Courts will soon face a complicated question with ramifications for the internet as we know it: Who’s responsible for how social media affects young people?
Bucks County, Pennsylvania, and multiple school districts are suing platforms including TikTok, Instagram, YouTube, Snapchat, and Meta.
The complaints? These platforms cause or exacerbate mental health issues among youth, and are intentionally designed to “exploit for profit.”
Bucks County DA Matthew Weintraub likened it to the opioid crisis, with “manufacturers and distributors causing havoc among young people in our communities.”
What do plaintiffs want?
For social media to change, and for companies to pay damages to fund mental health initiatives, a burden currently placed on parents and schools.
Case in point: Seattle and San Mateo County, California, school systems are suing several social media companies, with San Mateo County Superintendent Nancy Magee blaming them for distracted students, cyberbullying, and worse.
- Apparently, the “Devious Lick” challenge saw students stealing and vandalizing school property, especially in restrooms, before TikTok banned the hashtag.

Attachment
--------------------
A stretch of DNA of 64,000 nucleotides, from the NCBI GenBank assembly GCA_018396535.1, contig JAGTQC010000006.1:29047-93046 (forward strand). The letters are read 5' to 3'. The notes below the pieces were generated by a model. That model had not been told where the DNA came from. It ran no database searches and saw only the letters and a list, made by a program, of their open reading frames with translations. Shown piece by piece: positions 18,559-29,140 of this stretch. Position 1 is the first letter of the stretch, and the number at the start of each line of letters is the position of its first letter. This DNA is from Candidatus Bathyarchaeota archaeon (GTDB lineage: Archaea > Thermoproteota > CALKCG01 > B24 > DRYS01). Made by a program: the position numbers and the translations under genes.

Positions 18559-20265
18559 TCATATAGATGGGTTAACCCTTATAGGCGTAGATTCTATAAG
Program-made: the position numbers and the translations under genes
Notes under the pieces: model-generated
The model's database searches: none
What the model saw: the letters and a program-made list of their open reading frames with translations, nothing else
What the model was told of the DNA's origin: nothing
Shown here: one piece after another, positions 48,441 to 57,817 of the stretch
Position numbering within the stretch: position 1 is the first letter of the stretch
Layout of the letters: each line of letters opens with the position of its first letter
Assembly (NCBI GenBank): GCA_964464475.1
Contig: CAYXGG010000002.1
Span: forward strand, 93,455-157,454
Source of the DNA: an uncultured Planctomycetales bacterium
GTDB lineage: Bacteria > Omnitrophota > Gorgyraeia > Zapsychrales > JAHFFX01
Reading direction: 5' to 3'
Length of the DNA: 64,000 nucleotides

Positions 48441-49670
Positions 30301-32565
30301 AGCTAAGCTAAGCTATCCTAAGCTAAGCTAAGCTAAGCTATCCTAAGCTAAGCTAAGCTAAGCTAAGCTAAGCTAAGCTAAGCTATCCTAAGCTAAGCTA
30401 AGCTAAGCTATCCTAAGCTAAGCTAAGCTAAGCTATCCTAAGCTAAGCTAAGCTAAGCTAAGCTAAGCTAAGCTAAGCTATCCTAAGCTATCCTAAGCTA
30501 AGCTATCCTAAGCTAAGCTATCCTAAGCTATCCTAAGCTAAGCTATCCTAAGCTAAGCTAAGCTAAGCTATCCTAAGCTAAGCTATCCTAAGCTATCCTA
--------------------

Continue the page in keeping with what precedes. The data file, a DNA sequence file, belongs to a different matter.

- Schools have been locked down due to active shooter hoaxes that spread via social media.
… there’s been a push to hold social media companies accountable for what people do on, or because of, their platforms.
- Recent lawsuits have challenged Section 230, which protects website operators from liability for what users post or comment.
Companies have touted various safety features in response, but experts say some, like screen limits, are easy for teens to skirt.
The ultimate question is: Can platforms truly be held accountable and, if so, will hitting them in the pocketbook force them to change?
Get the 5-minute roundup you’ll actually read in your inbox
Business and tech news in 5 minutes or less